So if computers with internet connection could play a role in addressing development issues, then cellphones with GPRS/3G/4G connection should potentially play bigger roles. Cellphones are predominantly personal, so instead of fostering 'community development' (which is prone to elite capture), they do a great job in fostering something more essential: 'individual/personal development.' They're cheap(er than computers), handy, easy to use, and very contextual to the user. The rate of cellphone ownership is increasing at an exponential rate in many developing countries. In Indonesia, the number of cellphone subscribers have reached 30% of the population, and 90% of the population are covered by cellphone coverage/signal.
ShareIdeas.org is an online community and a wiki for sharing ideas on how to use mobile communications for social and environmental benefits. Here you can learn (and contribute) stories of how to use the cellphone for:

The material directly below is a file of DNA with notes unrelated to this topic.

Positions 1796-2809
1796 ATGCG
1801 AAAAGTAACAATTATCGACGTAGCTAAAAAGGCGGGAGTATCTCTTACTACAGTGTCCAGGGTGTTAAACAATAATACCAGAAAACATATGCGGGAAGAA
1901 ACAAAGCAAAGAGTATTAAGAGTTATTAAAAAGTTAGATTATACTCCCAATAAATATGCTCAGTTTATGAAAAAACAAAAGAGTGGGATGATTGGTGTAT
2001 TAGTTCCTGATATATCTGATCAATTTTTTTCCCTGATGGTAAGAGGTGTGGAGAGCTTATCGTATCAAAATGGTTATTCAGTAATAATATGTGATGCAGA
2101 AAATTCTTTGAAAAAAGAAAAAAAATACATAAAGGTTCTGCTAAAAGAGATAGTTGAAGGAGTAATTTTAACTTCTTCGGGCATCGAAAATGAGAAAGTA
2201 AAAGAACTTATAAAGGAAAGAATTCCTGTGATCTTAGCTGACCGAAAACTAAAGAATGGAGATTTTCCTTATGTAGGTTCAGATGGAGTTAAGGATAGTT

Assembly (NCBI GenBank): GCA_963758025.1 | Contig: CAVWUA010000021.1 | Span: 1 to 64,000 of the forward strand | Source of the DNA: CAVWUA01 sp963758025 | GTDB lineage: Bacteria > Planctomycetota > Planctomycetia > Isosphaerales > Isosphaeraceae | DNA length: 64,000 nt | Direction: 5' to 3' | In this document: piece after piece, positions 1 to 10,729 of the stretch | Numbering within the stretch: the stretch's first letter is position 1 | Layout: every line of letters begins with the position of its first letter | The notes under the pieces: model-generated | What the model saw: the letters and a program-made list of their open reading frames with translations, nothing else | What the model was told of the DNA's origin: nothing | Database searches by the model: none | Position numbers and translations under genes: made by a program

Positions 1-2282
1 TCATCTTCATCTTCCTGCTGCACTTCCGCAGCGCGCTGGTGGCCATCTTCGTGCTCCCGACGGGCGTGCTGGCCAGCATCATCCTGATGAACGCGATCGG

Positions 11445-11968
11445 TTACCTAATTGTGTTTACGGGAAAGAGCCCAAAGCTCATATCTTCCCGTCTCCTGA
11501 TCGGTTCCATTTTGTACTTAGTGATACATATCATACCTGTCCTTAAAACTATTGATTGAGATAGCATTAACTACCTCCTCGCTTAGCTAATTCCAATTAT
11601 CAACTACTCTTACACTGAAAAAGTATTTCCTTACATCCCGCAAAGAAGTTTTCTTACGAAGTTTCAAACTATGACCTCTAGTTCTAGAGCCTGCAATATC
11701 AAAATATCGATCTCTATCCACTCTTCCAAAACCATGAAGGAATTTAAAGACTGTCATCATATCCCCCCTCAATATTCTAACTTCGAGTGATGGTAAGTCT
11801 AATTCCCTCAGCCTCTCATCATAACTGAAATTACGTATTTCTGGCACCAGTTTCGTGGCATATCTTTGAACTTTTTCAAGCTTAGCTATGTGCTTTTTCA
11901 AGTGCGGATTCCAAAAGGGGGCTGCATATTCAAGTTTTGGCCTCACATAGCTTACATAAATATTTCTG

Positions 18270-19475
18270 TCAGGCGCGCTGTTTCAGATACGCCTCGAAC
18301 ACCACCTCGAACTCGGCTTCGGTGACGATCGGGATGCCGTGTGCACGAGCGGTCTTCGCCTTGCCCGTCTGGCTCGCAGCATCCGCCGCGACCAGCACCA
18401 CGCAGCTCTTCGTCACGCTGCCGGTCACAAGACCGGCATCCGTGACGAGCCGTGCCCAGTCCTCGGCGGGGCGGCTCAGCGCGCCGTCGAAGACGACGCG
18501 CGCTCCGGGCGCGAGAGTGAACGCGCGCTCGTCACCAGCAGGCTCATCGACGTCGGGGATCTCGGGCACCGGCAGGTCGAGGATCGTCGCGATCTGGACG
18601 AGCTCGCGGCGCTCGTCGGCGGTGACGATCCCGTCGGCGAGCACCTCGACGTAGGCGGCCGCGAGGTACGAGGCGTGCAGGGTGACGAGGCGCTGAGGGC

- civic engagement (i.e. monitoring a presidential election and reporting child rights violations)
- economic empowerment (i.e. mobile-banking and rural microfinance)
- education (i.e. using mobile games to build HIV/AIDS awareness)
- environment (i.e. mobilizing volunteers to respond to disasters)
- health (i.e. collecting vital health data), and
- humanitarian relief (i.e. sending donations through text message)
"Groups like ours would really benefit from a resource that shows us how to use mobile technology to carry out our work more effectively," said Ndidi at a Nokia stakeholder event of NGO and corporate leaders.
ShareIdeas.org was created in response to Ndidi’s request, with support from Nokia and Vodafone. And since a large part of its intention is to help groups like Ndidi's, ShareIdeas.org also has information and practical examples for NGOs on “how to” use mobile technology in their daily work, including
* Collect field data
* Distribute information
* Manage finances
* Manage your organization
* Respond to emergencies
* Track people/products
Check it out.